“Our world, our future, our dignity” is the catchphrase for the European Year for Development. 2015 is expected to be the watershed year for development with the deadline for achieving the Millennium Development Goals, the UN Special Summit on Sustainable Development Goals, and the Paris Climate Conference.
Both a new beginning and a deadline, the European Year for Development coincides with the culmination of the post-2015 debate, but not by coincidence.
While aimed at raising European citizens’ awareness about the European development policies, the EYD is sending a strong signal about its political significance, being the first year focused on the European External Action.
But why does the EYD seem to be so important for European external policies?
As the HR/VP Federica Mogherini recently declared, there’s no sustainable development without peace and security, and that, vice versa, without development and poverty eradication there will be no lasting peace. The interdependence between conflict and poverty, also known as security-development nexus, is among the root causes of weak governance and instability.
As World Development reports 2011 points out, the lack of peace and security keeps people locked in cycles of insecurity and poverty and seriously compromises sustainable development.
The European Union and its 28 Member States together remain the world’s biggest aid donor. In 2013 they provided €56.5 billion in official development assistance – more than half of global official aid. As a driving force for international cooperation, the EU not only provides financial support but also pushes international debate forward, trying to harmonize external policies and development objectives.
In this context, the EU recognizes the need for conflict prevention and the importance to address state fragility through development cooperation. Through its ‘Agenda for Change’, in 2011 the EU adopted a strategy designed to transform the way in which Europe fights poverty, with funds targeted at those countries most in need and at a limited number of sectors where the greatest impact and results can be achieved.
Furthermore, the Lisbon Treaty has explicitly enshrined, as one of the objectives of the EU’s external action “to preserve peace, prevent conflicts and strengthen international security, in accordance with the purposes and principles of the United Nations Charter (Article 21(c) TEU).
In this way, the so-called security-development nexus has become an underlying principle of the EU’s comprehensive approach and, as the security situation in many parts of the globe has deteriorated over the last years, the EU has been committed to provide security in its neighbourhood and beyond.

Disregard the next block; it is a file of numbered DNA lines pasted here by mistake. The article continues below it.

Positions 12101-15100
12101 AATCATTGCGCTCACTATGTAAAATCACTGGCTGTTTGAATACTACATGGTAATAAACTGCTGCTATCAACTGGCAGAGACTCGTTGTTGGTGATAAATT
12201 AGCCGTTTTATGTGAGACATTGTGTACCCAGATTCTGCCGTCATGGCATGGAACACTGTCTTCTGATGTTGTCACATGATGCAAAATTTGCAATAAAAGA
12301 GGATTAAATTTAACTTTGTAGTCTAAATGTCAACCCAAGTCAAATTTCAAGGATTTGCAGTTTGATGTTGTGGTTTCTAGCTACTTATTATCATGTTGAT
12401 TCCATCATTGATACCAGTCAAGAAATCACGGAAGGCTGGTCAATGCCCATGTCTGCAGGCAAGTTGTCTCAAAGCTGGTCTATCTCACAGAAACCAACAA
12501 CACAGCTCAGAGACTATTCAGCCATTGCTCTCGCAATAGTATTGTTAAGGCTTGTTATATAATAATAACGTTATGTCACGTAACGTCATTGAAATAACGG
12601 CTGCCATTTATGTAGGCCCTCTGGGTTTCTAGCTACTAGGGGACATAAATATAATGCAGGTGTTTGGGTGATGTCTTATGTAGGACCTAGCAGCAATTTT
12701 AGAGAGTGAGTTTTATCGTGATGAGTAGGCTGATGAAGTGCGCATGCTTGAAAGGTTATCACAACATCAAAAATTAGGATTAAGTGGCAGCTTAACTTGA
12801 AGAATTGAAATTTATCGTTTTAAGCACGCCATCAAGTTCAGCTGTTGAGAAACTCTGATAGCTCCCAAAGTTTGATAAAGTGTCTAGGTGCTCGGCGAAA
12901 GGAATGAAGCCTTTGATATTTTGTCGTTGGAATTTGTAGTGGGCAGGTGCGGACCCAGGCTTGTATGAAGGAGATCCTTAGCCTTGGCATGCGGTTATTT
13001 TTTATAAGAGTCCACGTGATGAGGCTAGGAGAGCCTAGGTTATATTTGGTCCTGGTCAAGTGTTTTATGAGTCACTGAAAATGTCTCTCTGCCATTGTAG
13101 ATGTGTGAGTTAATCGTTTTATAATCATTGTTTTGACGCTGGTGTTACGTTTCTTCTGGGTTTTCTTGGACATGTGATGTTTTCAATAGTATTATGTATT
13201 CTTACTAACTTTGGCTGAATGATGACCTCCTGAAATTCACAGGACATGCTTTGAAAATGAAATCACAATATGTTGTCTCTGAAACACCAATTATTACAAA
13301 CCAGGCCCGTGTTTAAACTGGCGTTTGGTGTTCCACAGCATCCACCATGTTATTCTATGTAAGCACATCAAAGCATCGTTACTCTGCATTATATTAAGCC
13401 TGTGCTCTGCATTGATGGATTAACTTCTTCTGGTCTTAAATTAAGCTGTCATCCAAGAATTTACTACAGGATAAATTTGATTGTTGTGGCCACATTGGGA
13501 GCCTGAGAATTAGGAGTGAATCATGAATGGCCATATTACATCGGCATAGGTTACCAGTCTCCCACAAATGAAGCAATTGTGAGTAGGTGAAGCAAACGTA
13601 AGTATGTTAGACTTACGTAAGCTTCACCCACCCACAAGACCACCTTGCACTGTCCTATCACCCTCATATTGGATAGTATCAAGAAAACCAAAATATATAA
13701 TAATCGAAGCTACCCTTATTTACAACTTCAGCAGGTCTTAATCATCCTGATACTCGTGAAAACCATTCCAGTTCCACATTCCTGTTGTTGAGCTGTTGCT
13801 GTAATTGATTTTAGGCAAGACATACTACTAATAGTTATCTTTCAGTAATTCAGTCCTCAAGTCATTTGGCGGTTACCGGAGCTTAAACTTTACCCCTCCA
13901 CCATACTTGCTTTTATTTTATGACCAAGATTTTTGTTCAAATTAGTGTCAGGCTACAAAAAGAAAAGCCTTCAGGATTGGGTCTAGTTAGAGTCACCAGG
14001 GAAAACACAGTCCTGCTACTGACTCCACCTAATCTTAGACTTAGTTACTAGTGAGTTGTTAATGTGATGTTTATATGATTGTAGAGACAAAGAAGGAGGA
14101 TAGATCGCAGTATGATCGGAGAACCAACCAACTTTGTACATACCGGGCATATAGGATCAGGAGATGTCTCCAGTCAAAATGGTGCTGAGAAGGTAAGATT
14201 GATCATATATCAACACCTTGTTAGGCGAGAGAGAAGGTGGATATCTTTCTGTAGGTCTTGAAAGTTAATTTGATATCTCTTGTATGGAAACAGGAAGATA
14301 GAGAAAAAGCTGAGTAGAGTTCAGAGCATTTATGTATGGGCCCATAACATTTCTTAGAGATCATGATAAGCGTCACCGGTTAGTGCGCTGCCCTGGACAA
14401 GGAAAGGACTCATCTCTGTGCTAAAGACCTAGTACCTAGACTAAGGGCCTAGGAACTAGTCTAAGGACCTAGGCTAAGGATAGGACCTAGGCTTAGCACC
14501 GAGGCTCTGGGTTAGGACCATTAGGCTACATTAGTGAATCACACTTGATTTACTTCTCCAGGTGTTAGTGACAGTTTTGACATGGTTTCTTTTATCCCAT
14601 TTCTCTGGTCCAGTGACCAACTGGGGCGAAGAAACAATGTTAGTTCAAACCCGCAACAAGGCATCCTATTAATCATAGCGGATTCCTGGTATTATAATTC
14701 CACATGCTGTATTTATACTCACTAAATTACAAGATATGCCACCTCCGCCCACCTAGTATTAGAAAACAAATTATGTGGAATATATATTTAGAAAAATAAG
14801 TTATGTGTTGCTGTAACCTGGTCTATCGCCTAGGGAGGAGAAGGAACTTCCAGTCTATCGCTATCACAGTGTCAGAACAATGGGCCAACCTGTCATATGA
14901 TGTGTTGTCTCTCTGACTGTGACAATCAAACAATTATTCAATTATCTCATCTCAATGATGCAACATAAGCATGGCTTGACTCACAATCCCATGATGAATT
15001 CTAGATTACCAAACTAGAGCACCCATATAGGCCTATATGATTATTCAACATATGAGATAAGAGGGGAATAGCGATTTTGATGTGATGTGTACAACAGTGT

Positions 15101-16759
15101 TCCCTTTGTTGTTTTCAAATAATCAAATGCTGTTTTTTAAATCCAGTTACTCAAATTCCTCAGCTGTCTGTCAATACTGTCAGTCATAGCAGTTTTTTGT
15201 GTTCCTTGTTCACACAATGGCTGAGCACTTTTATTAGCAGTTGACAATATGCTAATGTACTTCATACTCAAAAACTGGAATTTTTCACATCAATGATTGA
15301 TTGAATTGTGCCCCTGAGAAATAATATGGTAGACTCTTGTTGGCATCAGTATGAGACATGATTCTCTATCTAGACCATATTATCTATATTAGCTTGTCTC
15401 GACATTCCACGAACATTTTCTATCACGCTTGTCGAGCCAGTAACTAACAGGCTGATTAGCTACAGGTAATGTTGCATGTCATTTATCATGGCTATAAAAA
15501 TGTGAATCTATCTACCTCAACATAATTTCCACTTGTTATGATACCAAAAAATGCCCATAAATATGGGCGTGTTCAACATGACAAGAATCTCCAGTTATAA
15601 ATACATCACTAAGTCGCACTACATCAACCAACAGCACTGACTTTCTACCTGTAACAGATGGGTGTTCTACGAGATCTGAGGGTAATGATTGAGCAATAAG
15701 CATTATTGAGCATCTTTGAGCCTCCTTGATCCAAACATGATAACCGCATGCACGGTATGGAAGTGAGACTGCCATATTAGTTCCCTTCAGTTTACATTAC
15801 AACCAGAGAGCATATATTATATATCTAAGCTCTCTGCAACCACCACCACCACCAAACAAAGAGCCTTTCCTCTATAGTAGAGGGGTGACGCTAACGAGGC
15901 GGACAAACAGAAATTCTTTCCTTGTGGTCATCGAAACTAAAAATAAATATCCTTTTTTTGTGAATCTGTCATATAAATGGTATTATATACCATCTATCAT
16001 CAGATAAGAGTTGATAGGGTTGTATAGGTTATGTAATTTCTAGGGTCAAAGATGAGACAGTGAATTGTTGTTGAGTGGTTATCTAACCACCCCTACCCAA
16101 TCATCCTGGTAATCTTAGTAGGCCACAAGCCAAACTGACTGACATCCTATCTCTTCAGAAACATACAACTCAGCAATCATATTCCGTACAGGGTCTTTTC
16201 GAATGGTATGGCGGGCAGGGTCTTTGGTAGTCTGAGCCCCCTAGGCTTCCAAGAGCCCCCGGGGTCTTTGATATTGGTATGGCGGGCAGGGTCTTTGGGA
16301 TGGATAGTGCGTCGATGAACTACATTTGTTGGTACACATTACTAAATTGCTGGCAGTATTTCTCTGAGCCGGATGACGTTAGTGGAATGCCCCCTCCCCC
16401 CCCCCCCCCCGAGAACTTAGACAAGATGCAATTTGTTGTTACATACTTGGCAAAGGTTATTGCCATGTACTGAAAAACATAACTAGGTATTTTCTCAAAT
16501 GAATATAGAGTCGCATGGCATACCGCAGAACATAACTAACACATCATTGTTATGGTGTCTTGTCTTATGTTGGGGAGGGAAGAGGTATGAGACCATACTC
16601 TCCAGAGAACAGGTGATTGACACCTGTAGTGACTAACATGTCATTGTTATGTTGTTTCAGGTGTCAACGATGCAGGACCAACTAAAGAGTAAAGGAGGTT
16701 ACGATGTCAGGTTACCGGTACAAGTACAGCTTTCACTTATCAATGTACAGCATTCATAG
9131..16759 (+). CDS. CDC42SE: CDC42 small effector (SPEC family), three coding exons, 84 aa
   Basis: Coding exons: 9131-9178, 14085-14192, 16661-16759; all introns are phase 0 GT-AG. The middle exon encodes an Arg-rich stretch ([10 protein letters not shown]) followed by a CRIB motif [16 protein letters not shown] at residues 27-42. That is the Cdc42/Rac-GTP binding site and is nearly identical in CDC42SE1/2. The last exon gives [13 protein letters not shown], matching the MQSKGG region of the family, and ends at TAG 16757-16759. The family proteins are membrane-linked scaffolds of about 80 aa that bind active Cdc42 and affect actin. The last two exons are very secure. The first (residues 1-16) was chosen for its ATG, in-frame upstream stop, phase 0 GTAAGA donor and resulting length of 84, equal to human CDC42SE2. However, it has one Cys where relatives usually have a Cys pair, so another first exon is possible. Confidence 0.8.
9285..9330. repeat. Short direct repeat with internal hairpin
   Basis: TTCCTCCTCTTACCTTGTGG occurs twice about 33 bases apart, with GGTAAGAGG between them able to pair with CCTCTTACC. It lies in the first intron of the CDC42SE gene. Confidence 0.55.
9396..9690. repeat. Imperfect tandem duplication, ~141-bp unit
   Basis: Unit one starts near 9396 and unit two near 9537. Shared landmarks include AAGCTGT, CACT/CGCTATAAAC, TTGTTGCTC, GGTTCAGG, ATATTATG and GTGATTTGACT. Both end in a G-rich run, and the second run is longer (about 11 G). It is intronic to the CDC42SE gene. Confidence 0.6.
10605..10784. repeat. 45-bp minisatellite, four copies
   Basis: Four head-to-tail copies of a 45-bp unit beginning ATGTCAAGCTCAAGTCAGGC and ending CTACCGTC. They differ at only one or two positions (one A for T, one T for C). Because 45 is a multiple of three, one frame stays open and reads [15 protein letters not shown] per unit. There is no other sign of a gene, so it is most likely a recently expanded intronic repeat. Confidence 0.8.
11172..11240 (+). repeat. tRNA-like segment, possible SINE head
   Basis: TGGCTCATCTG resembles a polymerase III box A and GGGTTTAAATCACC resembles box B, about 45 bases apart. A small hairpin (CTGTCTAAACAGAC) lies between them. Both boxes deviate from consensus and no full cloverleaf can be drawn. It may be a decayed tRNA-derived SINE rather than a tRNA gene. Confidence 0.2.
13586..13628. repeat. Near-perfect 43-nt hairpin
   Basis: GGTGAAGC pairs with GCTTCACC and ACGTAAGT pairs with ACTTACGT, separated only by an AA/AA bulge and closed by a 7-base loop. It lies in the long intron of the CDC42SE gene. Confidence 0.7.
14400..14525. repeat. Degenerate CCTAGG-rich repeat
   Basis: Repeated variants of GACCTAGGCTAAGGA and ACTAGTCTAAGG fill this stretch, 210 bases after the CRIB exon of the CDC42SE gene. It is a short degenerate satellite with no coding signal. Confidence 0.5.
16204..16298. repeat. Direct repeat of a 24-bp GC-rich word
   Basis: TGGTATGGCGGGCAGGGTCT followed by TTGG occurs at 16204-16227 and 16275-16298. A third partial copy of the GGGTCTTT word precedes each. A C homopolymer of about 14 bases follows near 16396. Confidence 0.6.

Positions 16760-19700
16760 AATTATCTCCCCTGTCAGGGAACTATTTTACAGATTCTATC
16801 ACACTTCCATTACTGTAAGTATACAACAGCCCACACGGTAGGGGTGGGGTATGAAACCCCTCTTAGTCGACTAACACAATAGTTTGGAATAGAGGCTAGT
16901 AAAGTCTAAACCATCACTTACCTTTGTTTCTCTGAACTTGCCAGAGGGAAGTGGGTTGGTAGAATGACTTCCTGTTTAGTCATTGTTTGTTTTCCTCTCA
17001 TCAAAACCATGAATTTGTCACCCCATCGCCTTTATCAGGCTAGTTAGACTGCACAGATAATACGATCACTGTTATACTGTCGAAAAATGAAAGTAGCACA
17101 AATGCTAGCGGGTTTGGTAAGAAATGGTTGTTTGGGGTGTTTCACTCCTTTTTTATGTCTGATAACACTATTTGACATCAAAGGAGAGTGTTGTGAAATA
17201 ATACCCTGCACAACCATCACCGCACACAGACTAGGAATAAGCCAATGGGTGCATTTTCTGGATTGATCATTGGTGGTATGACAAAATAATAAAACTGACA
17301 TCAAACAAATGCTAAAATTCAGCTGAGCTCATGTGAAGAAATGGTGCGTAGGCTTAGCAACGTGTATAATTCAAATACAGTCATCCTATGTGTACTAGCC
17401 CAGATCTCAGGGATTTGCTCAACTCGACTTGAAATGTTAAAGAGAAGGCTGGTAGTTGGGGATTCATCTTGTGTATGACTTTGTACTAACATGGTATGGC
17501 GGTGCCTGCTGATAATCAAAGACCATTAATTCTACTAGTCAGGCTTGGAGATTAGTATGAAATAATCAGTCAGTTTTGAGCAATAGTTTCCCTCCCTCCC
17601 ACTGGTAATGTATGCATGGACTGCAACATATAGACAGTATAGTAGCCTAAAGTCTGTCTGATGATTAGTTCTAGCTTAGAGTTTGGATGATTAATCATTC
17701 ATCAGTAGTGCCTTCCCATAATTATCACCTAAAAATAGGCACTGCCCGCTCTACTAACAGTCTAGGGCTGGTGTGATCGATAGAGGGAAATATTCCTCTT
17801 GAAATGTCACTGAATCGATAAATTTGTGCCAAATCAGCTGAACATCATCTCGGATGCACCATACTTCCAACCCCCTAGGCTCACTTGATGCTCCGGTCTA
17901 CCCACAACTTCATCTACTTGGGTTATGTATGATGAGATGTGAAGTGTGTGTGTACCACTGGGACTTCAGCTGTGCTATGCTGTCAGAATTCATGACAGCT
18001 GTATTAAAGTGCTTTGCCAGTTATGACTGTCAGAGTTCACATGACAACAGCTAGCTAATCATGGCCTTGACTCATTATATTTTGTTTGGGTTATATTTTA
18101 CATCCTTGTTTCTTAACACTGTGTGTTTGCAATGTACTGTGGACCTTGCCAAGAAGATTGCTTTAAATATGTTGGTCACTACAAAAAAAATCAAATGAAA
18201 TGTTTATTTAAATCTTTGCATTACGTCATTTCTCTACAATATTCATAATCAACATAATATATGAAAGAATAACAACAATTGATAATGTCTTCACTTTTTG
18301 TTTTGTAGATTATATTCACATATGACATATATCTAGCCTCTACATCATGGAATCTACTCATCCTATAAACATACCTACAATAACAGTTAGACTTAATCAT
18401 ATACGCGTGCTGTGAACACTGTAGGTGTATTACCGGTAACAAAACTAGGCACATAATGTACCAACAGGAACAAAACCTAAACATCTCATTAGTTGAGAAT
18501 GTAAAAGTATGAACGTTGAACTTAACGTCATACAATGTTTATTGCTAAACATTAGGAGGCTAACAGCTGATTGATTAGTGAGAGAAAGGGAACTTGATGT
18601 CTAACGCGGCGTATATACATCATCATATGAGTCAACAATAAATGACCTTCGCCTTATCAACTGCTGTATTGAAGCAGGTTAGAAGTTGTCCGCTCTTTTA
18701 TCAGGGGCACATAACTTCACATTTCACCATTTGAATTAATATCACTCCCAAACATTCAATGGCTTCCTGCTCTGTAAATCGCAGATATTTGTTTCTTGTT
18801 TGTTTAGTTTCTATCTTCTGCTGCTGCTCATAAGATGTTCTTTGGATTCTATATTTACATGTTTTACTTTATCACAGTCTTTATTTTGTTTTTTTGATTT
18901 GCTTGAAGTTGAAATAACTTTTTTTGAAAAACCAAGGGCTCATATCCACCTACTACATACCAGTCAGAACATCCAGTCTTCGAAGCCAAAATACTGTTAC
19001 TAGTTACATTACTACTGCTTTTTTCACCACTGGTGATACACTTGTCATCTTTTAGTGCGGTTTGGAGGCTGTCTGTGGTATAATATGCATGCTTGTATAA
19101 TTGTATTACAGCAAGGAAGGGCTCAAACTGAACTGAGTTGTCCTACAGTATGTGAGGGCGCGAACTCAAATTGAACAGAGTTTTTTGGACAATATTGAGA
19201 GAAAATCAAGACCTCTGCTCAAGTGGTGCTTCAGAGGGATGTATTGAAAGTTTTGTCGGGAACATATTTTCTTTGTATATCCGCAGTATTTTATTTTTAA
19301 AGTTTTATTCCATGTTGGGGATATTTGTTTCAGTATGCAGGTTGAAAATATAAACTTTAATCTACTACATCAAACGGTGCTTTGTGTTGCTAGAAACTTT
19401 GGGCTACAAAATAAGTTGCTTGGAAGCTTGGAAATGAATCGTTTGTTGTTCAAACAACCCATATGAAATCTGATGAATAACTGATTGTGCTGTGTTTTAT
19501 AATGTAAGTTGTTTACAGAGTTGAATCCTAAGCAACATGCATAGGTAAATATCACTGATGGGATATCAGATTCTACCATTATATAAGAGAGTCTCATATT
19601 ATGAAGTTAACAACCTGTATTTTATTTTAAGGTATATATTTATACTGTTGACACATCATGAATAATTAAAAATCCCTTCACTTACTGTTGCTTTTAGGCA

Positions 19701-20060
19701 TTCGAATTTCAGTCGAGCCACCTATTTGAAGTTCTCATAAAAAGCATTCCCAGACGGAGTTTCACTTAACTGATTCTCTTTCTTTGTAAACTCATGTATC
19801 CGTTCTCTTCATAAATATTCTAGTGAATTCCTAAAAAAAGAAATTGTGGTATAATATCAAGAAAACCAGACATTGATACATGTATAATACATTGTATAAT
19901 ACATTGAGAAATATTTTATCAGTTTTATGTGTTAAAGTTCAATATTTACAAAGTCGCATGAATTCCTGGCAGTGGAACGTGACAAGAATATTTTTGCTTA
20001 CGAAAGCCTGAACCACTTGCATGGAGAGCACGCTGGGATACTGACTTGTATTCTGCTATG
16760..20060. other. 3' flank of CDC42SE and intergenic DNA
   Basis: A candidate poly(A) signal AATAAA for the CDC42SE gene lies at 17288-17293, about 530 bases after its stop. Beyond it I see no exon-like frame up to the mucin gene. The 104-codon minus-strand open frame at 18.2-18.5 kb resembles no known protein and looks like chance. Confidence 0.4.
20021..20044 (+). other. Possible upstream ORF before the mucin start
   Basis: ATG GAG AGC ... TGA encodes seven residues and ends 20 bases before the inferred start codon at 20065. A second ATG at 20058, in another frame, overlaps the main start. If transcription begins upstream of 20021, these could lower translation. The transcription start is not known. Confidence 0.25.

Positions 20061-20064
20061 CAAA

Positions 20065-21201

Currently, the EU is deploying 16 civilian and military CSDP (Common Security and Defence Policy) missions aimed at preserving and strengthening international security and enabling the EU to take a leading role in conflict prevention.
For this purpose, the EU has mobilized resources across the full range of diplomatic, security, economic, development and humanitarian instruments at its disposal through which it provides assistance to fragile countries, promoting good governance and Rule of Law.
From this point of view, the EU’s ability to create cross sectorial synergies was one of the added values in responding to emergencies and trying to achieve long-term objectives. This sort of harmonization between security and humanitarian goals has been firstly put in place with the African Peace Facility, a financial instrument aimed at increasing and reinforcing the capacity building and to address emerging threats that could risk to compromise development and cooperation objectives.
Furthermore, while perceived as an ambitious external policy, this comprehensive approach arose some concerns on the possibility that foreign policy objectives might dominate over development principles and humanitarian action. In particular, the EP’s DEVE Commission emphasizes how important it is to bridge the gap between security and development, without marginalizing humanitarian goals in favour of political ends.
Translating the security-development nexus into practice is crucial and complex. Skepticism revolving around the EU’s ability to adopt a more comprehensive approach that links emergency assistance, long-term development and international stability, still persist.
Encouraging the debate and the exchange of views, the European Year for Development is providing an opportunity to reach out to a wider public regarding the importance of the development agenda. Now it is up to the European Union, namely the MS governments, to take the best from this initiative, in order to make development policies an investment both on security and peace.